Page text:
12 Best Ideas For Overcoming Depression At Work

Overcoming depression is a one-step at a time process. Although depression is a result of a complex interaction of biological, social, and psychological factors, it can be prevented.

With depression, things become more challenging, and it makes you lousy and spiritless. Similarly, experiencing depression at the workplace isn't that remarkable. It can create losses at various levels.

Today, we are all aware that mental health needs to be taken care of as soon as it is identified. There are numerous ways that you can treat it. In this blog, we shall discuss in detail about overcoming depression.

Symptoms of Depression

At the time of depression, a person goes through the recess of their subconscious mind. Scientists say depression is also a significant contributor to the overall global burden of disease. Often women are found to be more affected than men.

A major depressive episode is defined generally as experiencing these symptoms in everyday life:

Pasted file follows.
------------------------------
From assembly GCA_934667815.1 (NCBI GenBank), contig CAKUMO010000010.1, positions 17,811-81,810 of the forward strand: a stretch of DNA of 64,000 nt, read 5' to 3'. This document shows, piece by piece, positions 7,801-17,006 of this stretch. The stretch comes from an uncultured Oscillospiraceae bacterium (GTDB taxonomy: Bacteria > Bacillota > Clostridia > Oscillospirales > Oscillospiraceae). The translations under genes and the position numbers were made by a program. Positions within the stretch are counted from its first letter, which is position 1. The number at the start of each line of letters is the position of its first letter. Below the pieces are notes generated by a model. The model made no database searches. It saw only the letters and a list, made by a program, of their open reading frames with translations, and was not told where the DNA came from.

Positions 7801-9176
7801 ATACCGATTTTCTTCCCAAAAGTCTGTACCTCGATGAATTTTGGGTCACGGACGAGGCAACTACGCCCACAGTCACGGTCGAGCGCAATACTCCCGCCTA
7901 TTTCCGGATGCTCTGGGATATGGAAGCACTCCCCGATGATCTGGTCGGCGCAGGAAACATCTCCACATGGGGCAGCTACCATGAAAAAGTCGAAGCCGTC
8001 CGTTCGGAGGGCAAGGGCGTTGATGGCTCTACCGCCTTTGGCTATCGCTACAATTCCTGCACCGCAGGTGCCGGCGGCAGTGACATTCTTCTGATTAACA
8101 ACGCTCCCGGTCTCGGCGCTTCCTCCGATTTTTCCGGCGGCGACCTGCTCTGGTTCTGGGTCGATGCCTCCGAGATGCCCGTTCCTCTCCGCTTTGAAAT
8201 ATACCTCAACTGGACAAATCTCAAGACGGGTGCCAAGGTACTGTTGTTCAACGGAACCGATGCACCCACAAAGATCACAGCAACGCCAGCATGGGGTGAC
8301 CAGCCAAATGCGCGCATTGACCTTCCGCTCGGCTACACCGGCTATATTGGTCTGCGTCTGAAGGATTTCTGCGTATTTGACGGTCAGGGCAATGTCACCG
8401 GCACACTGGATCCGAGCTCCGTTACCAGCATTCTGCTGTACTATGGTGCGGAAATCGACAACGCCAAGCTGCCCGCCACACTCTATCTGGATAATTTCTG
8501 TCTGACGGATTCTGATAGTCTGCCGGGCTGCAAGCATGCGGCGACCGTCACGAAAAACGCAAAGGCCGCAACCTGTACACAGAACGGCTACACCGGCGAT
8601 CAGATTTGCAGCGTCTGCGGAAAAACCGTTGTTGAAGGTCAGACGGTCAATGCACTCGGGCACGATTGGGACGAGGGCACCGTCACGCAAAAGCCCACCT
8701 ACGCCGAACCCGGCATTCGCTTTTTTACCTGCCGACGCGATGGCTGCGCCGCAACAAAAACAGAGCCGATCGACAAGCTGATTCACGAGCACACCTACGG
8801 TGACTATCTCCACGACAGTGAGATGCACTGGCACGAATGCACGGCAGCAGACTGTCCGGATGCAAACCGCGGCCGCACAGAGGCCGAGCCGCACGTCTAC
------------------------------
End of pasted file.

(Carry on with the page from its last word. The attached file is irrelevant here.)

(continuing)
• Irritation and mood swings
  • Sleeping problems
  • Change of interests or lack of interest and low motivation
  • Guilt and low self-image
  • Low energy and shift in the self-care process
  • Lack of concentration
  • Changes in appetite
  • Agitation or anxiety/panic attacks
  • Suicidal thoughts, self-harming plans, or behaviors

While some common signs of depression at work include:

  • Delaying work
  • Postponing deadlines
  • Lack of focus
  • Fatigue
  • Missing work
  • Frequently extending deadlines
  • Showing inactiveness
  • Distracted or restless
  • Morale conflicts
  • Trouble in decision-making
  • Unexplained leaves

Facts that you Need To Know

It would be best if you remembered that you are not alone in this battle of fighting against depression.

According to WHO, depression affects more than 264 million people. It is hard for some people with depression to find all the resources they need; consider a poor farmer in that case.

According to the Anxiety and Depression Association of America , 16 million American adults suffer from depression, with most of those individuals in their prime working years, which is about 32.5 years old.

People still perceive depression as a social stigma. According to the Centers for Disease Control and Prevention, in 2020, depression became the second most common health problem, considering the global pandemic and loss of jobs and declining health worldwide.

Depression can be considered an outcome of trauma. The way one responds to trauma includes shattering beliefs about self, dreams, future, or others. A recent article on Forbes confirmed that millennials are suffering more than ever before from depression, anxiety, and mood disorders.


Workplace Wellness